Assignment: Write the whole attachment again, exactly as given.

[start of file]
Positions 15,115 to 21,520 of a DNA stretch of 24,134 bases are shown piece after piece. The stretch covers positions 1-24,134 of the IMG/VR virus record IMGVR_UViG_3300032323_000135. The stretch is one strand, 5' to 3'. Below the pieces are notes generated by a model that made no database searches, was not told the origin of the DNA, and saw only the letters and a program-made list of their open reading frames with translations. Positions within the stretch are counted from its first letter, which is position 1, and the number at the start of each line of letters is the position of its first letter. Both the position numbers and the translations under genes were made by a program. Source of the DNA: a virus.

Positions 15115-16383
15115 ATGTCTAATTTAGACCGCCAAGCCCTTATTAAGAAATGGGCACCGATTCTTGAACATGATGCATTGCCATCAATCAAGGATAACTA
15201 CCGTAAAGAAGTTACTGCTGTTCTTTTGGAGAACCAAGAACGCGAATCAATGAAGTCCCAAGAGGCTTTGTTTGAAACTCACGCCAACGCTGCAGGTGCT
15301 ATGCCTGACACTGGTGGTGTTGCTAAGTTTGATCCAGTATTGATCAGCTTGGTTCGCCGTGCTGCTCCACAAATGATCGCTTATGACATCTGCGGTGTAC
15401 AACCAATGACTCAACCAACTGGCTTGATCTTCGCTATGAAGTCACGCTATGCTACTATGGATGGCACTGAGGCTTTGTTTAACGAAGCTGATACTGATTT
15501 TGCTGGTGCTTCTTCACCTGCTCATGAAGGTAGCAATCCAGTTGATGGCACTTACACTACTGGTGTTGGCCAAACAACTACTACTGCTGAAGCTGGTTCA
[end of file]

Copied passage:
Positions 15,115 to 21,520 of a DNA stretch of 24,134 bases are shown piece after piece. The stretch covers positions 1-24,134 of the IMG/VR virus record IMGVR_UViG_3300032323_000135. The stretch is one strand, 5' to 3'. Below the pieces are notes generated by a model that made no database searches, was not told the origin of the DNA, and saw only the letters and a program-made list of their open reading frames with translations. Positions within the stretch are counted from its first letter, which is position 1, and the number at the start of each line of letters is the position of its first letter. Both the position numbers and the translations under genes were made by a program. Source of the DNA: a virus.

Positions 15115-16383
15115 ATGTCTAATTTAGACCGCCAAGCCCTTATTAAGAAATGGGCACCGATTCTTGAACATGATGCATTGCCATCAATCAAGGATAACTA
15201 CCGTAAAGAAGTTACTGCTGTTCTTTTGGAGAACCAAGAACGCGAATCAATGAAGTCCCAAGAGGCTTTGTTTGAAACTCACGCCAACGCTGCAGGTGCT
15301 ATGCCTGACACTGGTGGTGTTGCTAAGTTTGATCCAGTATTGATCAGCTTGGTTCGCCGTGCTGCTCCACAAATGATCGCTTATGACATCTGCGGTGTAC
15401 AACCAATGACTCAACCAACTGGCTTGATCTTCGCTATGAAGTCACGCTATGCTACTATGGATGGCACTGAGGCTTTGTTTAACGAAGCTGATACTGATTT
15501 TGCTGGTGCTTCTTCACCTGCTCATGAAGGTAGCAATCCAGTTGATGGCACTTACACTACTGGTGTTGGCCAAACAACTACTACTGCTGAAGCTGGTTCA